Graded Trails 40. Land managers across the UK have increasingly been grading trails according to their difficulty, using a ski-slope method, with trails rated from green (easiest) to black (hardest). We believe that this is an excellent way of informing the public about the skills required for a route before they set off, but at present there is no standardised means of judging trails, so the difficulty can vary between sites. CTC recommends standardising the current trail grading system. We believe that the key to reducing accidents is to educate the public as to the risks and obstacles of each section of the trail, and to enable them to make educated choices as to whether or not to ride a particular section. A National Standard for Trail Grading would mean that a red route at one forest corresponded with a red route at another. We envisage trail grading coordinated with a system of cycle training, so that riders who have been on a training course are able to judge their riding abilities against the trails. Stage 1 training might equate to green routes, and stage 2 to blue routes, enabling cyclists to approach a graded route for the first time with relative confidence. Trails should be graded according to the hardest section, but provision should also be made for alternative routes around obstacles where possible. The Slab and the Terrible Twins at Dalbeattie in the 7Stanes is the perfect example of harder sections incorporated into easier routes.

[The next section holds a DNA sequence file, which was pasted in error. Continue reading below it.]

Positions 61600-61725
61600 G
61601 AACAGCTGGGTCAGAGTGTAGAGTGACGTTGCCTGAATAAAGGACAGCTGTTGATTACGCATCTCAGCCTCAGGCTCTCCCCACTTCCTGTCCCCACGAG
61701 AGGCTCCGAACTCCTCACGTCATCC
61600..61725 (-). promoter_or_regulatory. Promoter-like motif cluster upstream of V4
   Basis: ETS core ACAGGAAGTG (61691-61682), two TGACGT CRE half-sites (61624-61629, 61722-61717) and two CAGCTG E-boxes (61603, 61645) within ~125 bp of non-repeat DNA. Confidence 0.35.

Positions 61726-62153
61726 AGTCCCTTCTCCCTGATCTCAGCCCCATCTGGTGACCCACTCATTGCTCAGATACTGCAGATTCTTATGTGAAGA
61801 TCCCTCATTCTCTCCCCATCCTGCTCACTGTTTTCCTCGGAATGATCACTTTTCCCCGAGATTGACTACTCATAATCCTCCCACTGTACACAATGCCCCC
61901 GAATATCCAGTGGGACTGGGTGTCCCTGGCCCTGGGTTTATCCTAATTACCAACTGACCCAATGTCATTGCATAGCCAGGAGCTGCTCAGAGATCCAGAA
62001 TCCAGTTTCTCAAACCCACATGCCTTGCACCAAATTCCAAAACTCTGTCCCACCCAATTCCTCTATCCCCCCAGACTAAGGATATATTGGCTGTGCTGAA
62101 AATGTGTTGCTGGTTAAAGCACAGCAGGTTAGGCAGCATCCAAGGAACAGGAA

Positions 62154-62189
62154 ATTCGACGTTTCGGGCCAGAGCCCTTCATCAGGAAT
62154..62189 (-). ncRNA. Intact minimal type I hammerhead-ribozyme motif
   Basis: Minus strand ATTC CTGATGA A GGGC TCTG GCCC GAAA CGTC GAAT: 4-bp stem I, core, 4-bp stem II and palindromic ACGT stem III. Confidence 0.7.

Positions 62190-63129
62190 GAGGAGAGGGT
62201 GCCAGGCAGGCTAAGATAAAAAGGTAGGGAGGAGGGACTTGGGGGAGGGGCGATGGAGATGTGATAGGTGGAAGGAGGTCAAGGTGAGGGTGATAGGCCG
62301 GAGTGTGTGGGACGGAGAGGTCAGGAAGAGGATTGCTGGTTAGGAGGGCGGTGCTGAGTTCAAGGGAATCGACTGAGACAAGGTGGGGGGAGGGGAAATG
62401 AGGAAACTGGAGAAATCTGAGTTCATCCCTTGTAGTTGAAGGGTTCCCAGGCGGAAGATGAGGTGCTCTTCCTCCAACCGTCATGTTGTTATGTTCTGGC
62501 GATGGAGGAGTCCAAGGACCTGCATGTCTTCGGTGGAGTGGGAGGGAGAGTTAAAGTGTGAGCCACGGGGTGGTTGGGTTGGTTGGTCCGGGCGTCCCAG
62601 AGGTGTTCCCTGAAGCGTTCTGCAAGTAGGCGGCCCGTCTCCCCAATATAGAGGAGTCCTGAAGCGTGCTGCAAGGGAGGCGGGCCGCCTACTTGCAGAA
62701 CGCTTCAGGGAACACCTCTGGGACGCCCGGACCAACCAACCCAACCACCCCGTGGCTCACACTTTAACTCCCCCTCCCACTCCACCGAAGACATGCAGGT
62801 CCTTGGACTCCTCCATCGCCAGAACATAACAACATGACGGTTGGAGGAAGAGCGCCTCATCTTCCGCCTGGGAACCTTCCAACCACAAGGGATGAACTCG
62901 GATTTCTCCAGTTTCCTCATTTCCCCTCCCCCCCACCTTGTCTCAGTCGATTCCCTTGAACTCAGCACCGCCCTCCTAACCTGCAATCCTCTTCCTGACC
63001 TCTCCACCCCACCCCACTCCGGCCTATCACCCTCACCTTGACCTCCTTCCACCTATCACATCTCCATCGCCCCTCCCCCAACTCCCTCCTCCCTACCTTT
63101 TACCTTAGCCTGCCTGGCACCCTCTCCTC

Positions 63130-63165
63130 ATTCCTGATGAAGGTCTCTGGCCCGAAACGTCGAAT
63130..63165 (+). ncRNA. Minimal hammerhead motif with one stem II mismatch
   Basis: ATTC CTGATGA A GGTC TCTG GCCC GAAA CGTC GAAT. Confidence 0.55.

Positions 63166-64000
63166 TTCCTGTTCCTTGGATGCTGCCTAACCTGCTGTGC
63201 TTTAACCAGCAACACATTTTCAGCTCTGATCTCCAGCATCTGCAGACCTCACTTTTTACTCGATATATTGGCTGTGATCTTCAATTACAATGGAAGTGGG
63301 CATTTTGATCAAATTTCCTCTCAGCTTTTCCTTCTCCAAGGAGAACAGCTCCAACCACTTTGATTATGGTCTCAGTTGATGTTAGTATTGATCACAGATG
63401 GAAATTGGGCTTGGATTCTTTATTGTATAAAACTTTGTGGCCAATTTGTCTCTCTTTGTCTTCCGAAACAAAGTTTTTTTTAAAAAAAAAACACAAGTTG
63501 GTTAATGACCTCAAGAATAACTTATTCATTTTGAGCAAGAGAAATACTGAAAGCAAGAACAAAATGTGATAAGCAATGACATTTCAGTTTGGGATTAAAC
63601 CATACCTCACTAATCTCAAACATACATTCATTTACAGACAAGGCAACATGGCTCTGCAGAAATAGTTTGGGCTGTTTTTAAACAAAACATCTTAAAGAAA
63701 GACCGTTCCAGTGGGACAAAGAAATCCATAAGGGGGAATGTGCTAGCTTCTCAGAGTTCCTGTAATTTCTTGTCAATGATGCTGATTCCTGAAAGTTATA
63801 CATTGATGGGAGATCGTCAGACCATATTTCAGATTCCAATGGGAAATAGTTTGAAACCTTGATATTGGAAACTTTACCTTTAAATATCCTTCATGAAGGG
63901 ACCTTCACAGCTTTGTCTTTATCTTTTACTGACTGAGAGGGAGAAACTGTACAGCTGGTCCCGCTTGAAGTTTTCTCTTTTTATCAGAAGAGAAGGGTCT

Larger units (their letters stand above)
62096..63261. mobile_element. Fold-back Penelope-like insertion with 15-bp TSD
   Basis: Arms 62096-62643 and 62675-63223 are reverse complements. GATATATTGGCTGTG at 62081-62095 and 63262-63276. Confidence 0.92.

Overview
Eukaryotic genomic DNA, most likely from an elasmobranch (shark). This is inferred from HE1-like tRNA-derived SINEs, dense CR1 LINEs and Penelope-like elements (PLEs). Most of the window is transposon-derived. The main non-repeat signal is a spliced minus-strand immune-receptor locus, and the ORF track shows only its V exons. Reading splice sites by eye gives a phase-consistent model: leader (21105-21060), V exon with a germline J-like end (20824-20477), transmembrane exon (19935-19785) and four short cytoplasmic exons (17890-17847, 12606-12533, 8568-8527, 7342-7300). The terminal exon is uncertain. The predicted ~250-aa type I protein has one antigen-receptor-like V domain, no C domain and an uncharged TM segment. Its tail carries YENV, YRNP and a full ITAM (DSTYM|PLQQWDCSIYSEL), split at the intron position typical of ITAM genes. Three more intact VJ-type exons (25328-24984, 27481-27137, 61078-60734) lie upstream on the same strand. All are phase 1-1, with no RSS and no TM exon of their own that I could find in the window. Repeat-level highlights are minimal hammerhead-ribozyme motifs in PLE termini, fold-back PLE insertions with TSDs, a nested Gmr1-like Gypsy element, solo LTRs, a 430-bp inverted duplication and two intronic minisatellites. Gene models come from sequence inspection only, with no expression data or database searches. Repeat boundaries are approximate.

Bike-Buses 44. There is are corresponding links between social status and car ownership, obesity and cycle use: people from social groups A, B and C are more likely to own a car, less likely to suffer from obesity related illnesses, and more likely to cycle, while people from lower social groups are less likely to drive, and have higher rates of obesity and lower rates of cycling. If we want to promote countryside access and cycling as a means of reducing obesity-related illness, then we must provide public transport to get people to the countryside. CTC would like to see greater integration of public transport and forests to help people who cannot drive or do not own a car visit forests. This should take the form of „bike-buses‟ from major transport hubs to sites, which could also operate as registered bus services or uplift providers. Registered public